I apologize if this was stating the obvious, but as I said, your question seemed as though it did not understand this most basic aspect of how academic inquiry works, and so I suspect that I misunderstood what you were asking. If you could clarify, I would be most grateful.

          • Matthew Newland

            No no, you’ve answered my question quite precisely. What I failed to consider was the idea of new PhD candidates trying to float new ideas (I happen to be one of them!). Thank you.

  • No doubt this gives a misleading impression to the reader. And why does Jesus have long hair, beard, mustache, and white robe with red sash? Does anyone know what the red sash is for and if any native inhabitant of Roman Judea actually wore it? Also, is this typical clothing for the 1st century? How many dinar would such clothing cost?

    I strongly suspect many a fact in this book is stylized to fit a conventional Evangelical narrative.

    • Guest

      You missed ‘why is he white?’.

      • Looks close enough to Middle Easterner to me. Even if the Jesus on the cover had blue eyes (which he doesn’t), that still wouldn’t be next to impossible in either the ancient or modern Near East.

  • Andrew Dowling

    “The events in the Bible happened in real places you can find on maps”

    (Facepalm) Good Lord . . . . . .

    That said, look at this woman on her homepage. She’s a nice little old lady who doesn’t know any better. I think there are much bigger fish to fry/call out in the conservative evangelical community spouting bullsh^&.

  • Guest

    If you were writing a book for children about Jesus and the bible, what would you say about the scholarly consensus? Given that ‘scholarly consensus’ is quite a mouthful for a ten year old to swallow. And, are there any kid’s books about Jesus that get it right, in your opinion?

    • I’m not sure that “scholarly consensus” needs to be in a book that has big print and is aimed at small children. But if you are going to put that in the book, then however much you may need to simplify things, you should not be simply misrepresenting them. Why not say honestly that historians cannot confirm whether many things depicted in the Bible happened, and that some things they have reason to conclude are not factual stories, and that is why you should put your faith in God and not in a book about God, even if the book in question is the Bible?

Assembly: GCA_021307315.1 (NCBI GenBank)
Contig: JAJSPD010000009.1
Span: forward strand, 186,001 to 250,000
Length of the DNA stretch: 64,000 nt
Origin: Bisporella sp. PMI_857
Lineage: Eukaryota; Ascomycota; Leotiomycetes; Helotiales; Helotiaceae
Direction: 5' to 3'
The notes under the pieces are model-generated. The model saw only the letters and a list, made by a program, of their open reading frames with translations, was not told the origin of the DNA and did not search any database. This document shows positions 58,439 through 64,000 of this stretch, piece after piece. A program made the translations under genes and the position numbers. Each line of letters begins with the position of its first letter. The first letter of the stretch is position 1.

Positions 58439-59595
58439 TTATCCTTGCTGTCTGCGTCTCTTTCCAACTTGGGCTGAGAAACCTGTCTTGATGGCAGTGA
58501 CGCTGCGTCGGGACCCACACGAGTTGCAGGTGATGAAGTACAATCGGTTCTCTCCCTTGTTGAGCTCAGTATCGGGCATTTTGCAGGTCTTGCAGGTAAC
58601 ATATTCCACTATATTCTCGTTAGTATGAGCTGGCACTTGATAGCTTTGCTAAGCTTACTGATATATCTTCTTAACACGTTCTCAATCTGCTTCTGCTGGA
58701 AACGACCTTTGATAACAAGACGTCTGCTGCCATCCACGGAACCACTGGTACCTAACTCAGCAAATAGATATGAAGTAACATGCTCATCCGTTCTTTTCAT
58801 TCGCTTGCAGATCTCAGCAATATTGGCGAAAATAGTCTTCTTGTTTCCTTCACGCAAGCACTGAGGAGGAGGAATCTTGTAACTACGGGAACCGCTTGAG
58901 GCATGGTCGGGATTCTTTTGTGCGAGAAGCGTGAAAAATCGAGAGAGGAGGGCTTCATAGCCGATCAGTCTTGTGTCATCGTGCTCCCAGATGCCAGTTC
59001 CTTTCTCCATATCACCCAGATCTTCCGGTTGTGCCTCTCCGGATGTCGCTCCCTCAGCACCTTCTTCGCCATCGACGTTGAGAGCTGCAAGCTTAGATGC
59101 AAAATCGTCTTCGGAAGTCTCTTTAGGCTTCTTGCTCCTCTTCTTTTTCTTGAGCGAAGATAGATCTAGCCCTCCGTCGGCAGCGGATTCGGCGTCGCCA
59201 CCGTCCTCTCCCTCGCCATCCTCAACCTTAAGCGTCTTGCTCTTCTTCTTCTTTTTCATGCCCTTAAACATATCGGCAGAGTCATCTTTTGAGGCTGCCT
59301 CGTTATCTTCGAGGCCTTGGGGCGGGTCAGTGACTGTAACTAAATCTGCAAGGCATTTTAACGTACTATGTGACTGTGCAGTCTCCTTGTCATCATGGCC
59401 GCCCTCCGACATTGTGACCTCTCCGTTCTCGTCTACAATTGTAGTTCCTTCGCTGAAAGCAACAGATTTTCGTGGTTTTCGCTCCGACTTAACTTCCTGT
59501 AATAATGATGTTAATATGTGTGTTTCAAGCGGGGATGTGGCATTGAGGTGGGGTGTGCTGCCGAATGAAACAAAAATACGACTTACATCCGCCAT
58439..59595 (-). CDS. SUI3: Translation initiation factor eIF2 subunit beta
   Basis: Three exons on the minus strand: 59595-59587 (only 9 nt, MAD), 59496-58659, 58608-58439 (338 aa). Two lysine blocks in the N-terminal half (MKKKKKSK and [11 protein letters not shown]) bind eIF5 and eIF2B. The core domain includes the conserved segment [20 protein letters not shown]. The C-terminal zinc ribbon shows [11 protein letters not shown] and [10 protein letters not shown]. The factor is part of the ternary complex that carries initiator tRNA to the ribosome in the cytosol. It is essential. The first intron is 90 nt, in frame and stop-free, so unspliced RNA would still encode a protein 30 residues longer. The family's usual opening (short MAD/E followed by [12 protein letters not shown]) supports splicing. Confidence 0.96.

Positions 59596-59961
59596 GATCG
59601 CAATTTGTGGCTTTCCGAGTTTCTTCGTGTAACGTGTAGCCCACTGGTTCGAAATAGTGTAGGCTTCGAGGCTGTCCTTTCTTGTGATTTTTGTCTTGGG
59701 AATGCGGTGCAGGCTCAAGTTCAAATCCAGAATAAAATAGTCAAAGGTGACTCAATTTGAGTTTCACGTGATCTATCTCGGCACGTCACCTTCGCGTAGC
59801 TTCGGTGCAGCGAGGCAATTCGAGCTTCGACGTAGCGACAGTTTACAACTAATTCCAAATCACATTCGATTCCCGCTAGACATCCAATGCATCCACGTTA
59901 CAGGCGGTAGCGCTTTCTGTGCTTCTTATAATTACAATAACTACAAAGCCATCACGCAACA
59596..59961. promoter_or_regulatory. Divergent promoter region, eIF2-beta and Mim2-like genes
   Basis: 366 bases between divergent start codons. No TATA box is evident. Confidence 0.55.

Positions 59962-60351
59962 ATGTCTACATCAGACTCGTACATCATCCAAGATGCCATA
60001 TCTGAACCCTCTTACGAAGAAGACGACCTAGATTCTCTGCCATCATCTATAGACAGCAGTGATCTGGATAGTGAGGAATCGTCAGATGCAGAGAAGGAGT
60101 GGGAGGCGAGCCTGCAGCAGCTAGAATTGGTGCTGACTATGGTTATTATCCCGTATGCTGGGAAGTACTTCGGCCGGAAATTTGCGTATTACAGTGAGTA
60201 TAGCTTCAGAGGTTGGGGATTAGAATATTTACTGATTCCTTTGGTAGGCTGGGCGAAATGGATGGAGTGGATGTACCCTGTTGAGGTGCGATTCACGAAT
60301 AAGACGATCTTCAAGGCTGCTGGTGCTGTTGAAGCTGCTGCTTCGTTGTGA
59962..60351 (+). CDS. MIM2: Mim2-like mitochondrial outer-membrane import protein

• But, truth be told, not all historians or scholars believe that either. The truth is that her remarks could simply be better stated, but you have yet to demonstrate there is any sort of lie present here. At best, you can only say that her comments are inaccurate when looked at from a certain perspective (namely, yours).

        • No, they are an inaccurate representation of what most scholars say, assuming that her aim is to talk about the scholarly consensus, which is what laypeople ought to be referring to. If that isn’t the aim, then she is still trying to mislead, since she could have written the opposite, or just about anything else, and it would still be true about some scholars, however few in number, in which case the statement misleadingly suggests that the view of a tiny minority of scholars is “what scholars think.”

      • Andrew Dowling

        “I’m not sure that “scholarly consensus” needs to be in a book that has big print and is aimed at small children”

        That was my thoughts.